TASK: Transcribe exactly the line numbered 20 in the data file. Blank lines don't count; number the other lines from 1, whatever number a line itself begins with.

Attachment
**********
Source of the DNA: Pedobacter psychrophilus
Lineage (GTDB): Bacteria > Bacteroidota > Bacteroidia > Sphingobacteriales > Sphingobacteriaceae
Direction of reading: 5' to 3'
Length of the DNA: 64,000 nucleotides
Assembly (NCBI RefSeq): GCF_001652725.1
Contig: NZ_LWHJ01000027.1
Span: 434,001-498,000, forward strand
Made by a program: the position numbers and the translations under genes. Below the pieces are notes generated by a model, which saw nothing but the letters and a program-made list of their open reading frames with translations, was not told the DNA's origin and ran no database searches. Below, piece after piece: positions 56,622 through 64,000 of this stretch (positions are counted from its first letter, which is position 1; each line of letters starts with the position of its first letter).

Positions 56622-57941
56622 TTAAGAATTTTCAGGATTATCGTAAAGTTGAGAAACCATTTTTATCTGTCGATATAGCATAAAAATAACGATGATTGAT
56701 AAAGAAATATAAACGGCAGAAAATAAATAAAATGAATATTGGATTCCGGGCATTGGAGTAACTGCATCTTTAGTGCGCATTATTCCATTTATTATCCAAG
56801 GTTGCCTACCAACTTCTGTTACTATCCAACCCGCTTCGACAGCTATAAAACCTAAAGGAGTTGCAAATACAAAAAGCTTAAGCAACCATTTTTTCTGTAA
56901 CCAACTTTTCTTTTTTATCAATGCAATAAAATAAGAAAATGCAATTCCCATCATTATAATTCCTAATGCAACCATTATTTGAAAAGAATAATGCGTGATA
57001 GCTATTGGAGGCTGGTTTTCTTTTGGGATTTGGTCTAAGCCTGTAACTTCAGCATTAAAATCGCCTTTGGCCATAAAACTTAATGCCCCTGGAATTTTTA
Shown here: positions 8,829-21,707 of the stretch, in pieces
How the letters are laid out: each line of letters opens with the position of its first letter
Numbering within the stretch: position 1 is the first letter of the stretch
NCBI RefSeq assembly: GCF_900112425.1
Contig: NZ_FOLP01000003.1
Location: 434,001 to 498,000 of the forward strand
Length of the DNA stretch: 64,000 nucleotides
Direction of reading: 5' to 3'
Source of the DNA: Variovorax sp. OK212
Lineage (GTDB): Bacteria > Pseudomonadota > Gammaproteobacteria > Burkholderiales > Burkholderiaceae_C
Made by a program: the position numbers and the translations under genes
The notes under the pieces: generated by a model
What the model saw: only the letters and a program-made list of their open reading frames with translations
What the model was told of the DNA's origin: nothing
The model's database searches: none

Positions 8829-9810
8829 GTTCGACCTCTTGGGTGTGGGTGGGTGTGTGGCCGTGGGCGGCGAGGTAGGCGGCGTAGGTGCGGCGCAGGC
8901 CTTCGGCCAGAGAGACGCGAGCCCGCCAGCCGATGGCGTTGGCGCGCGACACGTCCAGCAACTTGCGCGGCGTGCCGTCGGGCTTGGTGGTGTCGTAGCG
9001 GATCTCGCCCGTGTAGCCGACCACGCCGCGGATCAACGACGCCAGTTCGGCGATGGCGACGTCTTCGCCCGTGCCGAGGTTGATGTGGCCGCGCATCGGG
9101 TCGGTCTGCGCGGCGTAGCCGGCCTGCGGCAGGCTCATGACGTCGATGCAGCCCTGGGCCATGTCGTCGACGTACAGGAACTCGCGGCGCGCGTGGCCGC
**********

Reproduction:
Location: 434,001 to 498,000 of the forward strand